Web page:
Where Are The UK’s Top UNESCO Heritage Sites? | Historical Landmarks | History Hit

Where Are The UK’s Top UNESCO Heritage Sites?

The UK is home to 33 UNESCO World Heritage sites. From Neolithic settlements in the Scottish wilderness to ruined abbeys and vast palaces, we're spoiled for choice. How many have you visited?

The United Kingdom boasts a long and varied history, and with it comes a number of fascinating historic sites. The United Nations Educational, Scientific and Cultural Organization (better known as UNESCO) officially recognises sites around the world for their cultural, historical or scientific significance. The UK is home to 33 of these famed locations in total, making it one of the top 10 countries around the globe for UNESCO World Heritage sites.

From Blenheim Palace, which housed 300 years of the Churchill family, to the extraordinary Kew Gardens and its 50,000 specimens of plants and flowers, it’s worth taking a trip to see some of these fascinating gems which have witnessed their fair share of history.

Keep an eye out for some recently-inscribed hidden gems too, with sites like Jodrell Bank Observatory and Derwent Valley Mills bearing testament Britain’s fascinating scientific and industrial past.

Here are 15 of Britain’s greatest UNESCO sites to visit.

Tower of London

1. The Tower of London

The Tower of London has been a UNESCO World Heritage site since 1988. Originally known as the White Tower, it was commissioned by the first Norman king William the Conqueror, and work on it was underway by the 1070s. The Tower of London held prisoners for over 850 years – from Ranulf Flambard, Bishop of Durham who was imprisoned for extortion in 1100 and managed to escape, to infamous East London gangsters Ronnie and Reggie Kray for going AWOL from the army in 1952.

There is a great deal to see and do at the Tower, such as the beefeaters, ravens and just walking around it to soak up the history. The spot near to the scaffold where Anne Boleyn, Catherine Howard and Lady Jane Grey were all executed is marked with a memorial, and they were buried in the nearby church of St Peter ad Vincula which can be explored.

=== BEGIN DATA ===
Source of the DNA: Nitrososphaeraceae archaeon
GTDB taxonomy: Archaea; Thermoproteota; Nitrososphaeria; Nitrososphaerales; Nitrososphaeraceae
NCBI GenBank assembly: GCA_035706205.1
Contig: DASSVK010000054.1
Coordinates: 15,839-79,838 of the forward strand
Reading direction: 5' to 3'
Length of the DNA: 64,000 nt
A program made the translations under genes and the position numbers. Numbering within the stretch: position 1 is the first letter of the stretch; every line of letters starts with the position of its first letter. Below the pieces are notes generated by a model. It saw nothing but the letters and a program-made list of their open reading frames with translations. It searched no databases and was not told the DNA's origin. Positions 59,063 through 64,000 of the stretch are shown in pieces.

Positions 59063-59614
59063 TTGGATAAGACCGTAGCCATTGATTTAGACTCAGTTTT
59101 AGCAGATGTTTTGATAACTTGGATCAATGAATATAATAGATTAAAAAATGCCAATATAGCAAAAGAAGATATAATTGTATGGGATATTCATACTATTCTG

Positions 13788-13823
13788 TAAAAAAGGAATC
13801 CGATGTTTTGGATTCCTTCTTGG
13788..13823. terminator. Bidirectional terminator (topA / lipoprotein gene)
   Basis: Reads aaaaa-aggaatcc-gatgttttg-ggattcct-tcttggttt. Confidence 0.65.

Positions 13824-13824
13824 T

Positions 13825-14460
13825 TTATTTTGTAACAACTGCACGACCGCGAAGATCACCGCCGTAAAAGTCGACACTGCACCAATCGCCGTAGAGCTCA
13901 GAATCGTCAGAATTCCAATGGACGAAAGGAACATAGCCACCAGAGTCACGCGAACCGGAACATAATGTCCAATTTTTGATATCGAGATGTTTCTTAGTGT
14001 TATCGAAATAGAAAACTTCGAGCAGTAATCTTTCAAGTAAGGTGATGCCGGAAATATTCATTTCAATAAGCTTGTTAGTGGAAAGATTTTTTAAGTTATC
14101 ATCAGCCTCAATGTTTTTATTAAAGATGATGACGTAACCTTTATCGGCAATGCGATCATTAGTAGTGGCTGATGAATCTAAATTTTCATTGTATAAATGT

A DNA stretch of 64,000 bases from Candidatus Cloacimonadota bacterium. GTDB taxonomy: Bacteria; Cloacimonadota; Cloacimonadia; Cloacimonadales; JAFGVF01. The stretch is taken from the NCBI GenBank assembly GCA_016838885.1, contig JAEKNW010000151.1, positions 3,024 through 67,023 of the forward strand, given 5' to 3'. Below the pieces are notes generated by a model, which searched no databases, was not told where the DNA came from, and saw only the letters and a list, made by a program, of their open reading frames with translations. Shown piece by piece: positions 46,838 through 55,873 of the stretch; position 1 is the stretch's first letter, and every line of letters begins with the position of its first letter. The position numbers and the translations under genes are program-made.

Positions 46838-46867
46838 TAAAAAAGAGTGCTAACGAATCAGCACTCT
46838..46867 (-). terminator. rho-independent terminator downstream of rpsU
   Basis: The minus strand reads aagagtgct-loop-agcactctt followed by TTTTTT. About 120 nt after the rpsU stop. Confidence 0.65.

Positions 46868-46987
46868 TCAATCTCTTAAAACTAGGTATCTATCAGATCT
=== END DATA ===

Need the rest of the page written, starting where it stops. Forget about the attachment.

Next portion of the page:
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2. Canterbury Cathedral

Canterbury Cathedral is one of England’s most famous cathedrals, both because of its prominent history dating back to the 6th century, and due to the famous murder of Archbishop Thomas Becket that took place there. It has been a UNESCO World Heritage site since 1988. Canterbury Cathedral operated as a monastery until 1540, when Henry VIII disbanded it as part of the Dissolution of the Monasteries. He also destroyed the shrine to Thomas Becket, a place of pilgrimage now symbolised by a lone candle.

Today, Canterbury Cathedral is a popular tourist attraction. Make sure you look up and admire the Cathedral’s magnificent ceilings which feature stunning fan-vaulted designs and colourful detailing. The stained glass windows are also a marvel. Outside, the cloisters may be explored, as well as the cathedral’s picturesque gardens.

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3. Stonehenge

Stonehenge in Wiltshire is a world-renowned site consisting of standing (and lying) stones, some transported from South Wales. It has been a UNESCO World Heritage site since 1986. The construction of Stonehenge took place between 3000 BC and 1600 BC and is considered to be one of the most impressive structures of its time, especially considering each stone weighs around four tonnes and that its founders had little by way of technological advances to assist them in moving the stones over the hundreds of miles that they travelled.

The purpose of Stonehenge has remained a mystery, despite extensive archaeological investigation. The site is managed by English Heritage, who opened a new visitor centre in 2012, which dramatically improved the visitor experience. There’s plenty of information inside the state-of-the-art museum, and it’s worth spending some time in there before visiting the stones themselves to understand why Stonehenge is viewed as both so impressive and so important.

Timed with the recent solving of the sarsen stones origin mystery, this documentary takes an in-depth look at what we know, and what we don’t know, about this iconic Neolithic monument.

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4. Giant's Causeway

Located on the north coast of Northern Ireland, the Giant’s Causeway is an area of about 40,000 interlocking basalt columns which are the result of an ancient volcanic fissure eruption. According to legend, the remains were once part of a causeway built by a giant.

A UNESCO World Heritage site since 1986, it is one of the most popular tourist attractions in Ireland, attracting around a million visitors per year. Access to the site is free year-round, though there is a visitor’s centre nearby which offers more information about the site.